IDEAS home Printed from https://ideas.repec.org/
MyIDEAS: Log in (now much improved!) to save this article

On the impact of trade on the industrial structures of nations

  • Daisuke Oyama
  • Yasuhiro Sato
  • Takatoshi Tabuchi
  • Jacques‐François Thisse

This paper investigates the impacts of progressive trade openness, technological externalities, and heterogeneity of individuals on the formation of entrepreneurship in a two-country occupation choice model. We show that trade opening gives rise to a non-monotonic process of international specialization, in which the share of entrepreneurial firms in the large (small) country first increases (decreases) and then decreases (increases), with the global economy exhibiting first de-industrialization and then re-industrialization. When countries have the same size, we also show that strong technological externalities make the symmetric equilibrium unstable, generating equilibrium multiplicity, while sufficient heterogeneity of individuals leads to the stability and uniqueness of the symmetric equilibrium.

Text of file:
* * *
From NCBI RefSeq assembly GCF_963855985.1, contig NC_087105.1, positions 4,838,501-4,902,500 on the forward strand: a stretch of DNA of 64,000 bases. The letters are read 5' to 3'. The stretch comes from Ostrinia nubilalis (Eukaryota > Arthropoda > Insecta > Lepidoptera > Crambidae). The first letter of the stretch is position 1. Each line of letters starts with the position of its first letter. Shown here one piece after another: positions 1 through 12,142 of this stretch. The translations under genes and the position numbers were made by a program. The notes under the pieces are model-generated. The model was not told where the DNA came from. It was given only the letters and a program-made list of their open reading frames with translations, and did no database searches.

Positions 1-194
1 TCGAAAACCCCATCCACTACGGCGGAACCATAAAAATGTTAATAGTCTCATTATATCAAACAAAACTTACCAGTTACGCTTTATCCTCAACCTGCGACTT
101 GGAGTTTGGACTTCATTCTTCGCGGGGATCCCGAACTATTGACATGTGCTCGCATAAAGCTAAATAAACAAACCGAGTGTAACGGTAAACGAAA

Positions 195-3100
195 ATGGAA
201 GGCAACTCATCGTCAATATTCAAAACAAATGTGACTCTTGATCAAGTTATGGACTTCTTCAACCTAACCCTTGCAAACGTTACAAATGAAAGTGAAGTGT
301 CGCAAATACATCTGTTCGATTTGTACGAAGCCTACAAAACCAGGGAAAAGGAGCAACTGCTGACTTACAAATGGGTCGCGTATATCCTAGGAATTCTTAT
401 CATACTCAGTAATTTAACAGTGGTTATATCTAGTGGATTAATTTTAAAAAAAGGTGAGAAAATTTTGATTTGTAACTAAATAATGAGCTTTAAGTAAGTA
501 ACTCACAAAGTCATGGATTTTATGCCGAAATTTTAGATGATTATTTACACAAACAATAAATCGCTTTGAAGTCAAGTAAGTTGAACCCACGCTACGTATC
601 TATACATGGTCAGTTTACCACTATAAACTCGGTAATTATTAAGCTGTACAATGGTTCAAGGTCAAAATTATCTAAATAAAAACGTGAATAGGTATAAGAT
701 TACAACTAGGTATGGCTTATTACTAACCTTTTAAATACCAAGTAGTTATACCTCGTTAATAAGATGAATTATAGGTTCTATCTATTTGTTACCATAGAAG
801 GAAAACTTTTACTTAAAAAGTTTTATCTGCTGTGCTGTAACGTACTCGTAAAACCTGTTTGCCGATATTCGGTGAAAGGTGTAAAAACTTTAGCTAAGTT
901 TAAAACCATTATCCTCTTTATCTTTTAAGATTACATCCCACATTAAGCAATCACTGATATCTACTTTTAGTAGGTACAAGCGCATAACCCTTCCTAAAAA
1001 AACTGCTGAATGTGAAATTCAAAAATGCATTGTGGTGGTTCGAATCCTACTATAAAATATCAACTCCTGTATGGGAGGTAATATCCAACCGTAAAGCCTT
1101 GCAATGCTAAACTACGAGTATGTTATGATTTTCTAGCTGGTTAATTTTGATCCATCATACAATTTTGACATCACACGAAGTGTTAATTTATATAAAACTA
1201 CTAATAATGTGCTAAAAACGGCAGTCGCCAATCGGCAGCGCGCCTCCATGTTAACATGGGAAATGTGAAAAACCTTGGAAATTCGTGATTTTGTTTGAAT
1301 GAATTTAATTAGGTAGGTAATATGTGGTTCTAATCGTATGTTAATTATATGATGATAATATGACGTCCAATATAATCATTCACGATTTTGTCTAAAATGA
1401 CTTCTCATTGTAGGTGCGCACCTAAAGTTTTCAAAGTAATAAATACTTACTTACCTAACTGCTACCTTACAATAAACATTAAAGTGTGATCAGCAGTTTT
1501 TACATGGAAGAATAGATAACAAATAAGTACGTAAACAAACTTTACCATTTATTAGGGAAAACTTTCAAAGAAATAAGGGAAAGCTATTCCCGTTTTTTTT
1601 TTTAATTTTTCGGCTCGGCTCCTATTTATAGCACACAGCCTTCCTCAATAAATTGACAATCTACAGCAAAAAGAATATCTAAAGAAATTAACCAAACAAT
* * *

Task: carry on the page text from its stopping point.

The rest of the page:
(This abstract was borrowed from another version of this item.)

If you experience problems downloading a file, check if you have the proper application to view it first. In case of further problems read the IDEAS help page. Note that these files are not on the IDEAS site. Please be patient as the files may be large.

File URL: http://hdl.handle.net/10.1111/j.1742-7363.2010.00151.x
Download Restriction: Access to full text is restricted to subscribers.

As the access to this document is restricted, you may want to look for a different version under "Related research" (further below) or search for a different version of it.